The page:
Letter from Prague
It's time now for this week's Letter from Prague, and today Nick Carey takes a look at a subject that practically everyone in the Czech Republic has been discussing and has been making the headlines just about everywhere else...
I think that from that introduction alone you could guess what I am going to talk about. Yes, the aftermath of the terrorist attacks on the United States on September 11th. Things have moved very fast in just under two weeks. Following a hot and pleasant summer here in the Czech Republic, the most exciting thing that people had to look forward to in terms of news was the next general elections in June 2002.
But all of a sudden, all of that was turned upside down for a few days. Looking back now, it seems almost like a dream. When those terrible pictures came through on live television of the World Trade Center as the two towers were struck, and then came crashing down, everyone I saw and met was devastated. An old woman I had never met held my hand in the lift the day after the attacks, when I was on the way up to the studio, and asked me, "Will there be war?"
That is the question that has remained on people's lips here in the Czech Republic. After the initial shock, and the massive outpouring of grief over the terrible waste of life in New York and Washington, everyone here started to try to get their lives back to normal. And after a few days, it was evident that they were succeeding.
But despite the casual appearances, there is a nervous tension visible on many people's faces. I have noticed far more people reading newspapers, or glued to radios or even television sets in shops, trying to get the latest news in a disaster that most Czechs, and indeed, most of the world, feel sure will end in further loss of life. Immediately after the attacks, a public opinion poll showed a full 81 percent of Czechs saying that America should take revenge, and that if it comes to a military conflict, the Czech Republic should provide any assistance necessary to the United States government.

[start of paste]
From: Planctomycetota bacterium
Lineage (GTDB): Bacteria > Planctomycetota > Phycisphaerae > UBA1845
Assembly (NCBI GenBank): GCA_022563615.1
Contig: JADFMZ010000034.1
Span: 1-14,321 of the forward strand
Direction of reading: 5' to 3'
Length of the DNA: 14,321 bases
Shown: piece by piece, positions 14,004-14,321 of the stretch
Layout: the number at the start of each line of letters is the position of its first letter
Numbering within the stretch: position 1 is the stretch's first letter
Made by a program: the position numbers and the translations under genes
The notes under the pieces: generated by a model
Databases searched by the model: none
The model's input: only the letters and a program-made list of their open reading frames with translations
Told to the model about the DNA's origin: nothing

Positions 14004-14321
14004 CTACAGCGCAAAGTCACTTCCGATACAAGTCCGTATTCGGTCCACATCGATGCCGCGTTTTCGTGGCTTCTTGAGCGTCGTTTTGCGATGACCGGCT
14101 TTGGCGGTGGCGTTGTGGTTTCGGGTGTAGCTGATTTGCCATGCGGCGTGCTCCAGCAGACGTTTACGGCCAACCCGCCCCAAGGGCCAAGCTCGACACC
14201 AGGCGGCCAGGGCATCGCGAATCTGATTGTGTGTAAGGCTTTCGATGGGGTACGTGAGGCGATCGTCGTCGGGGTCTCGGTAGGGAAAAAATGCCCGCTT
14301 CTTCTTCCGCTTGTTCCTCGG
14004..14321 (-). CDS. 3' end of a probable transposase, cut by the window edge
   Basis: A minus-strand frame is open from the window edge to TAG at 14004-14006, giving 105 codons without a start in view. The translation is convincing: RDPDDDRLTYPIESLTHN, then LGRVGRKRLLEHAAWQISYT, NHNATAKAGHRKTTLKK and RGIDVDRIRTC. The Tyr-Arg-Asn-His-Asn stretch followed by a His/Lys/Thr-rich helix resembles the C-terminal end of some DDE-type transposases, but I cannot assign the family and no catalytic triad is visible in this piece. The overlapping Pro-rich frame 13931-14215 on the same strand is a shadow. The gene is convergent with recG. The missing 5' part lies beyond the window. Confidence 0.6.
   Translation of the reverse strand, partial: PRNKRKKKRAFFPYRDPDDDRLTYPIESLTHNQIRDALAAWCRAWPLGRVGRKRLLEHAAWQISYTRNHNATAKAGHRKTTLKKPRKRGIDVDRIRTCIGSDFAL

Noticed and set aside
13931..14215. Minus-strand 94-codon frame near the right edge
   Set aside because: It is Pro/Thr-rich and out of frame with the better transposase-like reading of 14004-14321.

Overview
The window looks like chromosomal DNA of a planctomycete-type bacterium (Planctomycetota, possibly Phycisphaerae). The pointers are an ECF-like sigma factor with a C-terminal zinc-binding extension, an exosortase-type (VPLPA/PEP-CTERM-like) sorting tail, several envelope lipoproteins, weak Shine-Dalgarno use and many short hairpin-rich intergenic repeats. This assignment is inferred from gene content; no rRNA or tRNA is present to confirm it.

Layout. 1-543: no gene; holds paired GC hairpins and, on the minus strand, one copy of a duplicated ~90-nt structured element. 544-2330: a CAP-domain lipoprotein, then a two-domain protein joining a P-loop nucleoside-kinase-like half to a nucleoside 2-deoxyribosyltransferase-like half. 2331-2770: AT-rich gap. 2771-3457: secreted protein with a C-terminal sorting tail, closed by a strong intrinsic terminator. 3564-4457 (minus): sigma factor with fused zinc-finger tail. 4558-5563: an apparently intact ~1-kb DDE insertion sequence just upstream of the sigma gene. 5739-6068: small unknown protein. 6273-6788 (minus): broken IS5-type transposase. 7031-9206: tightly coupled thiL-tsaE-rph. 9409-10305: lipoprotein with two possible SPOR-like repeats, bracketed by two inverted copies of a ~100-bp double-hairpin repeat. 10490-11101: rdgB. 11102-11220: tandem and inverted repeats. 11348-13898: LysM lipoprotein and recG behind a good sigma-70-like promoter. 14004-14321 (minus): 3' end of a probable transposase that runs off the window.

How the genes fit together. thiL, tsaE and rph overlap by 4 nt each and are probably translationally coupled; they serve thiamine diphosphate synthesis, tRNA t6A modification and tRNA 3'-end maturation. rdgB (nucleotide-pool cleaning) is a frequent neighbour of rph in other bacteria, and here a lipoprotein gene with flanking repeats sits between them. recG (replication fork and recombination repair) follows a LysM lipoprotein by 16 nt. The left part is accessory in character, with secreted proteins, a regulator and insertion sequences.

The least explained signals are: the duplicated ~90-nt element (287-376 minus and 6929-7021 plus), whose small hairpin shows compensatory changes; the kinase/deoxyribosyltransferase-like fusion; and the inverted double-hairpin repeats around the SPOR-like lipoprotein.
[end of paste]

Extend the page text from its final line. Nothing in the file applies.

When the Czech government held a press conference to announce that it was indeed ready to provide the Bush Administration with any logistical and military support that the American armed forces will require, I remembered the old lady's question, and have done many times since. The government, with broad backing from the opposition, bar the Communist Party, which has been largely ignored in all of the hullabaloo, has hammered home the point several times since then that the USA is a great ally of the Czech Republic, and that as allies, the United States can count on Czech support, no matter what.
I would be very curious to see what the results of an opinion poll conducted now would show. As the prospect of war sinks in, more and more people have begun to ask if it absolutely necessary. This, said a philosophy professor I interviewed earlier this week, is because they are not psychologically ready for war. But then again, he asked, how many people really are? And that point has stuck with me. Two weeks ago, no-one thought much about the prospect of war, as it seemed extremely unlikely that any of the world's most powerful countries would have any reason to start one. Now, all of a sudden, war is an immediate possibility. Throughout Europe and the United States, there have been calls for reflection and this has also happened in the Czech Republic. Fine, they say, someone should pay for these horrific attacks, but we should not rush into anything without first checking all of our facts.
So now everyone is waiting, although they may not know it, for the answer to that old lady's question: "Will there be war?"